Hedge funds take heavy losses amid Treasury bets ahead of Fed cut, traders say

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Some hedge funds are expected to suffer substantial losses as the spread between long-term and short-term U.S. government debt yields steadily narrows, traders said on Friday.

Concerns about possible losses come as global yield curves flatten, with short-term rates rising at a faster rate than long-term rates – a harbinger of potential economic problems. It’s the opposite of what many expected to happen, especially ahead of the Federal Reserve’s policy meeting in Washington next week.

Global bond markets have seen the curves flatten recently amid expectations that central banks will have to raise interest rates, and therefore increase borrowing costs, in an uncertain economic recovery after COVID-19, the Momentum building further after the Bank of Canada decided on Wednesday to withdraw the stimulus from the COVID era and raise its rate hike projections.

Friday, the spread between 5-TMUBMUSD05Y,
1.186%
and 30-year Treasury rate TMUBMUSD30Y,
1.934%
flattened again to levels not seen since March 2020, and the very short and very long ends of the curve have reversed. In addition, the 5 and 30 yield curves also flattened in the UK, Germany, Italy and France.

Unlike other market participants, a number of hedge funds have relied on leverage to bet on the shape of the yield curve, with many positions for what was supposed to be a sharp rise in yields at long term ahead of an expected announcement by the Federal Reserve will cut its monthly bond purchases by $ 120 billion, traders said. The announcement is expected to be made after a two-day political meeting on Wednesday.

Some of the bets were made via Eurodollar positions, which are seen as a less risky and more liquid way to bet on the shape of the yield curve. Instead of steepening as much as expected, the curve has relentlessly flattened as the outlook for economic growth for fixed-income investors has darkened, leading to a recent wave of selling short-term debt and buying off debt. longer term titles. Debt yields and prices move in the opposite direction.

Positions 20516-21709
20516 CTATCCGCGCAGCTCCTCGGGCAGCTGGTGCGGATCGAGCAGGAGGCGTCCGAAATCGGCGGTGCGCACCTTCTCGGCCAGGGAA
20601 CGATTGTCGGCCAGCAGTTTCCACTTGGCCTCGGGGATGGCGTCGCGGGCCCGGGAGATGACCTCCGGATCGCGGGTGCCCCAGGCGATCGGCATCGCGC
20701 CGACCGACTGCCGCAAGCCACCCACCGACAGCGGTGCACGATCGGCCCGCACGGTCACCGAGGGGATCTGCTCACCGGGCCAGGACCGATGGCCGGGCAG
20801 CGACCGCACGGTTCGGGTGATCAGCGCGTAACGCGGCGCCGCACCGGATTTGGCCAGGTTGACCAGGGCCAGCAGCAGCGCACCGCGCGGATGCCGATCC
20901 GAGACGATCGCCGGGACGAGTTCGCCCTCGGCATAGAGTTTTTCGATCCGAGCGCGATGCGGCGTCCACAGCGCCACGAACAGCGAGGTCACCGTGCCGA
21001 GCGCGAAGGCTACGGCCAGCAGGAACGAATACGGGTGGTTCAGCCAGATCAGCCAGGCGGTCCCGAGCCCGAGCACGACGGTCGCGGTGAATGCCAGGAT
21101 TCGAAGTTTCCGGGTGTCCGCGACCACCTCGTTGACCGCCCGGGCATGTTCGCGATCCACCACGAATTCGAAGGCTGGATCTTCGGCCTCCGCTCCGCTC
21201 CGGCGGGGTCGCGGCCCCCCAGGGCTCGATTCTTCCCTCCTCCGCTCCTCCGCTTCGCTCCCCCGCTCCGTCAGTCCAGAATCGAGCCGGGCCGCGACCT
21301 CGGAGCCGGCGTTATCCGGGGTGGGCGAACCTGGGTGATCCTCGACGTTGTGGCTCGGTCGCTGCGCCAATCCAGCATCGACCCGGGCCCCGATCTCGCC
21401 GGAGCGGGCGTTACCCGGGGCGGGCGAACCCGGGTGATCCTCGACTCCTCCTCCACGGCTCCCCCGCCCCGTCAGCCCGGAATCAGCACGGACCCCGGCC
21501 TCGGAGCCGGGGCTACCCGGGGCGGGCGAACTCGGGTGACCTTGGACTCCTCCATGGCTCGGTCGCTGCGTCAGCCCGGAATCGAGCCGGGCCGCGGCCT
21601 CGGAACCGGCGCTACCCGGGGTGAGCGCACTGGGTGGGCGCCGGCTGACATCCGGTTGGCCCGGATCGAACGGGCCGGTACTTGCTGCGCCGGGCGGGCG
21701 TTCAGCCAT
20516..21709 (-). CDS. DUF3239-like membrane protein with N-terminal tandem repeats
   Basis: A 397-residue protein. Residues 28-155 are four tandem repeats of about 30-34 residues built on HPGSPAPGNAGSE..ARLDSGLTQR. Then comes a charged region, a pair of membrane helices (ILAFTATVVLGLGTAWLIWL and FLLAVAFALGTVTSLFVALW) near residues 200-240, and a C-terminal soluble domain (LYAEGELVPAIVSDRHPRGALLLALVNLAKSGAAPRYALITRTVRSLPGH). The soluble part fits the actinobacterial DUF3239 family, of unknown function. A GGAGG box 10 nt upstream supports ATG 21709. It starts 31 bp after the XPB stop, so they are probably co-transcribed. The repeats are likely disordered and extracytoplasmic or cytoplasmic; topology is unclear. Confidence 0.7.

“Over the past three to four weeks, the leveraged funds have basically set themselves up for a Fed cut that translates into higher rates in the US Treasury market and they have effectively been caught off guard. “By cuts of 10 and 30 per year rates and flattening of the curve,” said trader Tom di Galoma of Seaport Global Holdings in Greenwich, Connecticut.

For much of this year, many strategists expected Treasury yields to eventually rise, with a number of analysts predicting the 10-year Treasury benchmark TMUBMUSD10Y,
1.560%,
used to price everything from mortgages to auto loans would hit 2% by the end of 2021.

“Customers are generally looking for higher rates, just like me, but a lot of people were arrested before the Fed cut and interest rate movements took them out of the game,” di Galoma said over the phone. Friday. “At some point we’re going to see higher rates, it’s just a matter of whether those positions are fully hedged. Some hedge funds are having their best years and others are falling significantly, mainly because they play on this interest rate volatility and are on the wrong side.

Analysts have attributed the recent flattening of the curve in the United States to a number of factors. They include the view that rate hikes will only hamper the recovery of the economy, as well as a more benign view that the economy will likely slow down anyway if the Fed rises and manages to get the economy under control. ‘inflation. A third view is that the desire of many traders to retreat from unprofitable steepening trades has only exacerbated the flattening of the curve.

“There has been some talk about hedge funds about being offside, but I don’t know to what extent,” said Larry Milstein, senior managing director and head of public debt operations at RW Pressprich & Co. in New York. “The movements with the flattening of the curve surprised a lot of people, who expected higher rates. Global central banks have become more responsive to higher inflation, which has caused a significant price revision and may have caused damage to many people. ”

Most Treasury yields were lower on Friday, with the 2-year rate TMUBMUSD02Y,
0.501%
at 0.491%, the 10-year TMUBMUSD10Y,
1.560%
at 1.555% and the 30-year TMUBMUSD30Y,
1.934%
at 1.941%. During this time, the main stock indexes rose, with the Dow Jones DJIA,
+ 0.25%,
S&P 500 SPX Index,
+ 0.19%
and Nasdaq Composite Index COMP,
+ 0.33%
all ending in October at record highs.


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